Besides, when you’re breeding warriors–killers with the justifiable cause of war or some other sanctioned aggression–those kinds of things are to be expected. The bottomline for them was that I had no allegations. It was too much, and–let’s say, for now–I didn’t have the heart for it. Forms were signed, I spent a few days in Casual Platoon, ate great food at the good mess hall, and prayed to god and other miscellaneous sex deities that the stories I’d heard about saltpeter were apocryphal. Then I was on a bus back to Brooklyn. February 6, 1992.
Part of being trained to kill “the enemy” is becoming comfortable with the fact that you’re also a target. It’s common sense. So, at 17 and back in Brooklyn, when the NYPD rolled up and drew their guns on me and my boy as we got to my stoop on East 95th St., it didn’t occur to me to be afraid of what they could do. There was adrenaline mixed with the absurdity of an errant gunshot blocks away that we would have been more likely to be hit by than to have fired. No fear, though. Even with a 12-pound trigger pull, it was unlikely that they’d miss. Hard to miss at 15 feet. Harder at 2. But no fear.
This was no doubt an inheritance from boot camp, where I’d learned to bracket my responses to aggression. One of the other DIs, SSgt Allen, helped me put things in perspective. During training, in between the drills and the punishment, he and SSgt Crumbliss offered useful sayings in MRE-sized portions that would become lodged in our throats. This one remained:
You better wake the hell and realize where the hell you at.
The implication, in a no-frills context, was that we were asleep and, should we choose to remain asleep, would be in for “a world of hurt.” (Yeah, they quoted lines from films, too. Full Metal Jacket, Apocalypse Now, Platoon, Casualties of War. There were other films. Faces of Death was a favorite among us. When I was 17, my friends and I had looked at enough of them to anticipate the initial shock and nausea of human death–and, death notwithstanding, to laugh–normalized as we were to blood and other things. They were pleased we were becoming hard without noticing too much.)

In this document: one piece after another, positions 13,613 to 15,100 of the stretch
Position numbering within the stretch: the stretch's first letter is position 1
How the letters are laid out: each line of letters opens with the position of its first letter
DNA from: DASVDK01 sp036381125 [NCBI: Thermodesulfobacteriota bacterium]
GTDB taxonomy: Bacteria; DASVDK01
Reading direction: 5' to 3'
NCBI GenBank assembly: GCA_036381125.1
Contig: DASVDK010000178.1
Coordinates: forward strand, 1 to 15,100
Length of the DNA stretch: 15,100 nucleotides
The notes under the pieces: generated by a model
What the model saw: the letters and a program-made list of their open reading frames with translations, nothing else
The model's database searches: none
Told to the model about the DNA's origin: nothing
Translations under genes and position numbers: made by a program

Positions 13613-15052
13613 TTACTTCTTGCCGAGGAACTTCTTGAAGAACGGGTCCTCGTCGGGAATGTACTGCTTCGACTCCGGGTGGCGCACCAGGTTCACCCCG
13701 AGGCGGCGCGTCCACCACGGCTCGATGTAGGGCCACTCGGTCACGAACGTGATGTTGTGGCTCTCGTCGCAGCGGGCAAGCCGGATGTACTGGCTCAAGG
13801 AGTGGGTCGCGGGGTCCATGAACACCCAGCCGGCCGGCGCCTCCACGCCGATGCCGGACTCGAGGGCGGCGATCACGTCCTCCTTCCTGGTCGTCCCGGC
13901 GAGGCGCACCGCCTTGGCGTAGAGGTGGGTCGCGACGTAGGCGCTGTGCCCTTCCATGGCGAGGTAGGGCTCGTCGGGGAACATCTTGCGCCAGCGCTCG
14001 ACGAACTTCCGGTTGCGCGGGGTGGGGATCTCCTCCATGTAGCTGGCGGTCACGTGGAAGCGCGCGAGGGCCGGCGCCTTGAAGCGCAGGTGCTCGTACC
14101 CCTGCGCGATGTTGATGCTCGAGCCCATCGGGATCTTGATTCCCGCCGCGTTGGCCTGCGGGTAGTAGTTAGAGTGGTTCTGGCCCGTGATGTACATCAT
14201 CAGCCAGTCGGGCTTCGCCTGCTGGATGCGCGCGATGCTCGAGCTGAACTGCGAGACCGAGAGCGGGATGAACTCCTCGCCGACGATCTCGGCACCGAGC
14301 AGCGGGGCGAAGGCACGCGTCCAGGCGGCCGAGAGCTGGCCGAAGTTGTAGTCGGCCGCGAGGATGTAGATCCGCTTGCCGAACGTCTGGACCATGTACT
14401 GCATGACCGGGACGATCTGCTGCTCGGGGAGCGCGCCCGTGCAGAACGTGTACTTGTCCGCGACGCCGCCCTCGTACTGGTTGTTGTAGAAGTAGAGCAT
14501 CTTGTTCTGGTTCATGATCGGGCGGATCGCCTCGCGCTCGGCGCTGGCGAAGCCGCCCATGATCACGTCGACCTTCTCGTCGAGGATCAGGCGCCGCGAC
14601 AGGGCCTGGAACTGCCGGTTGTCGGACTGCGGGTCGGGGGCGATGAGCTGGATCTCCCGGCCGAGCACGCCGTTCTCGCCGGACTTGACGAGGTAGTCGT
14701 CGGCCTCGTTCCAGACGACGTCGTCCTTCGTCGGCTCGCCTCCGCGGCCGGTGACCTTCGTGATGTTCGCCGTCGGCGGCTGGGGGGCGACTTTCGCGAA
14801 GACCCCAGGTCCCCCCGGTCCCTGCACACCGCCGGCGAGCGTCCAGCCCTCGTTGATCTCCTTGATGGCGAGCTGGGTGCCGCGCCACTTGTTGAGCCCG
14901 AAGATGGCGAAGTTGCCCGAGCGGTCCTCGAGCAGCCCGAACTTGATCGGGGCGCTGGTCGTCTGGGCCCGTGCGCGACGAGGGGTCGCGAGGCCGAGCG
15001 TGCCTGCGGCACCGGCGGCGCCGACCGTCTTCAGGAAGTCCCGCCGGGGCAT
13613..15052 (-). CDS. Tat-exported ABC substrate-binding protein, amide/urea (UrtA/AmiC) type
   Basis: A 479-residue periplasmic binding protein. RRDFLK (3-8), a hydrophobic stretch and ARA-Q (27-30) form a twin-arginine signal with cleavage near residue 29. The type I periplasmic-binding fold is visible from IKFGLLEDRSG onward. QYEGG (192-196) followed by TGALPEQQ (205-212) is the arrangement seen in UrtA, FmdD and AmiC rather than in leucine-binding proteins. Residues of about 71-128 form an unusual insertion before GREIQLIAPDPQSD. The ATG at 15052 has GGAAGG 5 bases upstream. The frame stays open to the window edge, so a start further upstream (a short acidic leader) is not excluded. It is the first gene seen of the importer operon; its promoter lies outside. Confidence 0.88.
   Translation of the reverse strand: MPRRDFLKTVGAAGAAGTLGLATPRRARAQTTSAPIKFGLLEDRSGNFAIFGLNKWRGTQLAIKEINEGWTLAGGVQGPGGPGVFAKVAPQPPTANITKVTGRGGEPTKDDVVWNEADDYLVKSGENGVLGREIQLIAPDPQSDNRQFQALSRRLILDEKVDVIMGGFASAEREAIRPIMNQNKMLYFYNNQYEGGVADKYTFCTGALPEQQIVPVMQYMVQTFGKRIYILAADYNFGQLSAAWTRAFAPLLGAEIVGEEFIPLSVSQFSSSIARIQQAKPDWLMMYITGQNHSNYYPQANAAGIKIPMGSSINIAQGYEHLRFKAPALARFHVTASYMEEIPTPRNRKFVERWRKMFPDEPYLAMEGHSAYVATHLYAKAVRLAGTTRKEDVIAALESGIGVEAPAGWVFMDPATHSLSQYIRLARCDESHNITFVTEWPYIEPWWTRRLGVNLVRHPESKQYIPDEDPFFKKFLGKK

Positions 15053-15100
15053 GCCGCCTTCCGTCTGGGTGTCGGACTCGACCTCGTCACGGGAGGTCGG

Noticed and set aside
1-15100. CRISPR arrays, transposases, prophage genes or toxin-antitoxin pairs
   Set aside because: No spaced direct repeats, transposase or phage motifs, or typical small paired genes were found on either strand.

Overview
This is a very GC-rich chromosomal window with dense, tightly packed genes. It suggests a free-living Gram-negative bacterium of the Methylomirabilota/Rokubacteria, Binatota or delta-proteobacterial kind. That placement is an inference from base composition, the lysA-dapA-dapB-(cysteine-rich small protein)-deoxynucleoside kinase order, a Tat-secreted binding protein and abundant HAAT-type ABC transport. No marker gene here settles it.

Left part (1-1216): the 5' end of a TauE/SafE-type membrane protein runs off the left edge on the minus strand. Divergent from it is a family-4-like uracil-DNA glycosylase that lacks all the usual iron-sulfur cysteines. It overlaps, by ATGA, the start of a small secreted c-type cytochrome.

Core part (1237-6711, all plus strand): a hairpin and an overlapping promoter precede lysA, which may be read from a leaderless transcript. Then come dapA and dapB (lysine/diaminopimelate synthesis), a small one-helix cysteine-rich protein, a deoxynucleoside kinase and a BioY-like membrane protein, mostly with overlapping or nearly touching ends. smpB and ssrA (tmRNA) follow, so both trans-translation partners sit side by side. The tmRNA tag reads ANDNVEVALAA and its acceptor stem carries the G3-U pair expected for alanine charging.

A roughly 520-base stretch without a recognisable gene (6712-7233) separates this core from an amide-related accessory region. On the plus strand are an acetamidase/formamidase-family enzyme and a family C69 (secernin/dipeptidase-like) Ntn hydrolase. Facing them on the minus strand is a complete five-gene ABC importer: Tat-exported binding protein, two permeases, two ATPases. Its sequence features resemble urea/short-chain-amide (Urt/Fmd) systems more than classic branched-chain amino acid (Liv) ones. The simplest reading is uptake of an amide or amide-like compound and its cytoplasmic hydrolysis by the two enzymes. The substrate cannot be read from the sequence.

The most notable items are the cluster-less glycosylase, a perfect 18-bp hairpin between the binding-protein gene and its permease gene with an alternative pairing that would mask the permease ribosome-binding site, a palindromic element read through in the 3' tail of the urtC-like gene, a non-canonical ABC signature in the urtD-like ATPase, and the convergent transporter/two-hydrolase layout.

It was an admonition to get ourselves together. Yes, but more than that. A civilian now, I could improvise. For me, it was more like:
wherever you happen to be at, you better wake the hell up when you there–or when you get there.
And, what’s more, you better stay woke.
We know what that means. Even if we’re not familiar with Erykah Badu‘s remix of “Master Teacher” and messages of hope and critique like this one that it inspired, we still know what that means, don’t we? Of course we do. We know because we are who we are and must stay woke. Mired at all times in discourses of desperation and survival, we know that justice for the dead is a task for the living, not because ghosts require any vindication but because we can imagine better. So we stay woke. I’ve thought for some time about these dynamics and have come up wanting of a resolution. We know. Especially when, bewildered by the desiccated ethos of a nation intent on leaving its hypocrisies unresolved, we take upon ourselves the responsibility to admonish those among us we consider complacent. We know that staying alive is an act of courage. It’s common sense.
They searched us, questioned us, and let us be on our way–back to the stoop, a few feet to the left. Cloaked in this skin of mine–this black and sweet and hated skin of mine–I had to become comfortable with the fact that I was a target. I hadn’t yet enrolled as a non-degree student at Medgar Evers College, but I was already aware of the normalizing, absolving powers of my society’s beliefs when it comes to how people like me are treated. I was aware, even then, of what a friend described as “the claustrophobia that is US racial discourse for black people.” It was then what it is now. What are the conditions under which I, a black body, can be assured of justice? At 17–hard as I was and with a couple guns pointed at me–I really wasn’t thinking about that.
I just didn’t want to be shot in the face. Or the heart.
I wasn’t. So I figured I’d earned a tattoo. Somewhat romanticized, I guess, but not really.